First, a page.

Sometimes you have to try and second guess what is going to happen by looking at previous patterns from years past.

Yesterday at Philip Eden‘s funeral I spoke to Woodford Green resident Ron Button. He pointed out how much this February reminded him of February 1962, a month that was non-descript for the first three weeks before turning very cold and snowy. Ron, who has kept a meticulous record of the weather ever since his interest was prompted by the severe winter of 1947, produced diaries of 1962 when he was living in Stratford. The entry for 26th / 27th read: “4 inches of snow with drifting”!

The March that followed was the coldest of the 20th century, ranking 10th in my list back to 1797, and 0.3C colder than March 2013. The fact that the monthly sunshine in 1962 was only slightly below average is testament to how cold the source of the air must have been. March 2013 was very dull by comparison!

An entry in London-weather.eu reads that March was colder than any of the previous 3 winter months: “The first three weeks were mostly mild and dry. It was often breezy which resulted in fewer than average night frosts. Frontal systems off the Atlantic passed through the London area, most of them weak though on the 12th, nearly 8mm of rain fell with southwesterly winds gusting to 57 knots. During the last week of the month, it became much colder, and on the 26th snow fell with the temperature not rising above -0.3C all day.”

There was no stratospheric sudden warming that winter and ENSO was neutral.

The winter of 1961/62 ranks only 14th in my list of worst winters, mostly because the core of the cold happened in March which is considered spring in meteorological circles

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march 1962 summary

The Snow Survey of Great Britain also makes interesting reading with these entries for February and March.

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The severe cold spell of February 1991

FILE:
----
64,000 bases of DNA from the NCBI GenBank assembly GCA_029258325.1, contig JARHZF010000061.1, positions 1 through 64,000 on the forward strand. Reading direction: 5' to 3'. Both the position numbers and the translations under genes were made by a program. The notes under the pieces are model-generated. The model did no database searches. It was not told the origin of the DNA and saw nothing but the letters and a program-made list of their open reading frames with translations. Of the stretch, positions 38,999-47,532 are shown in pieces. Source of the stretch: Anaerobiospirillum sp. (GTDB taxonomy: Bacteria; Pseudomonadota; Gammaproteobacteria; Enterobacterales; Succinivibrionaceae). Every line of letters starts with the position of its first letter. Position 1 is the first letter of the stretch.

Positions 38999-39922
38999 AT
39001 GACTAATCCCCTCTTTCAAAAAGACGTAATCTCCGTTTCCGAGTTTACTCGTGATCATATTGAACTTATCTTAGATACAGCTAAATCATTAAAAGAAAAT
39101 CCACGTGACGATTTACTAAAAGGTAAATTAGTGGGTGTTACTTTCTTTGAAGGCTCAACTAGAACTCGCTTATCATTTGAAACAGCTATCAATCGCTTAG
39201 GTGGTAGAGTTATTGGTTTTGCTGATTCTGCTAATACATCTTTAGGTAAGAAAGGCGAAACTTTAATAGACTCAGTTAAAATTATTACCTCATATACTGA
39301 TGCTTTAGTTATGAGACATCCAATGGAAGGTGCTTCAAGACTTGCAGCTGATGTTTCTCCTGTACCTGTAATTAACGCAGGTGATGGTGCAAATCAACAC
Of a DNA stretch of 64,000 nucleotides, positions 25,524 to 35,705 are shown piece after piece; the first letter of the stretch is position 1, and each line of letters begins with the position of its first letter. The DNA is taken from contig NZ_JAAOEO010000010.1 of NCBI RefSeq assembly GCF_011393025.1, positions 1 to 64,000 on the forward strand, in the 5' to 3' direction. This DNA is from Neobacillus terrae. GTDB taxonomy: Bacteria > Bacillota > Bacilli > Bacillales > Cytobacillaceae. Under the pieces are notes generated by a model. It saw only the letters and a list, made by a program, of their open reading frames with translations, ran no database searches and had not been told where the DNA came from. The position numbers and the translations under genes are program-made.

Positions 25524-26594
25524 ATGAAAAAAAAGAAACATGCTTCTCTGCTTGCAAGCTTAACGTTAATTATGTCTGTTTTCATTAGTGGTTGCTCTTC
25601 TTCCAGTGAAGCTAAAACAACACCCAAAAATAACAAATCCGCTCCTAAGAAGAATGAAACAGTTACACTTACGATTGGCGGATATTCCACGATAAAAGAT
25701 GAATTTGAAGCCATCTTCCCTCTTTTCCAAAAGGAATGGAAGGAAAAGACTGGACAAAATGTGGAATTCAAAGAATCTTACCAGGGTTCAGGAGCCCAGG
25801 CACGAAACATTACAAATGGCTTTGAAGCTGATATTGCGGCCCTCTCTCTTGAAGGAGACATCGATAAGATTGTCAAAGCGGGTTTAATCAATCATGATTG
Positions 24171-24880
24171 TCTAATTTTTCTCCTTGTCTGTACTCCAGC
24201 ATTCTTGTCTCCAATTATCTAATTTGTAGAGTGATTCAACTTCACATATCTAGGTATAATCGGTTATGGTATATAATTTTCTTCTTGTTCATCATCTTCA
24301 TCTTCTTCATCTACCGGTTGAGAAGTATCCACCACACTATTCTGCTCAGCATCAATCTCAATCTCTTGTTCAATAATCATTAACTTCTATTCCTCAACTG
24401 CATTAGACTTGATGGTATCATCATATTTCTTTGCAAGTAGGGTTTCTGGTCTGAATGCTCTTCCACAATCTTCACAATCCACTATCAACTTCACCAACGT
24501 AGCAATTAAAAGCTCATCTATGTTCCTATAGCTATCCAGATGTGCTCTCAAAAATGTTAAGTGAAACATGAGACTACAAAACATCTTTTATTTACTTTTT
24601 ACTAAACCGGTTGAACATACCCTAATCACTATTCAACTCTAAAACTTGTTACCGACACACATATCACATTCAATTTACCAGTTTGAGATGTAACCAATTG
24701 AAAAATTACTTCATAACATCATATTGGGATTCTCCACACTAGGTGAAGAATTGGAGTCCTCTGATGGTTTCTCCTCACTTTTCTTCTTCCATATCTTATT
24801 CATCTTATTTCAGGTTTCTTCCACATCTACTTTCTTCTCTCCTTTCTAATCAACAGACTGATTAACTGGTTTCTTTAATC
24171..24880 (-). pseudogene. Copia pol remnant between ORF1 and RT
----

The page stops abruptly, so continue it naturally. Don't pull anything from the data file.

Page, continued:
The cold spell of February 1991 saw unusually deep snowfall in central London. The 20cm recorded at St James’s Park on the 8th was the greatest cover recorded at the site since the severe winter of 1962/63.

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Courtesy of the Met Office

My own memory of the event was that the synoptics evolved fairly quickly. I was away at university at the time and had to be back for a family event that weekend. After seeing a forecast predicting that a foot of snow was on the way I jumped on a train a day earlier than planned and returned to London. The following morning all hell had broken loose as deep snow paralysed public transport.

Snow fell on the following 6 days with no thawing as the temperature remained below zero until the 10th. The maximum of the 7th was -3C. By the 9th there was widely 20cm of level powdery snow lying. Getting around was difficult – I remember some drifts during walks into town were thigh high.

The month saw the three coldest February days of the last 60 years in central London.

By the end of the 19th all of the British Isles were snow free.

February 1991
February 1991 in suburban east London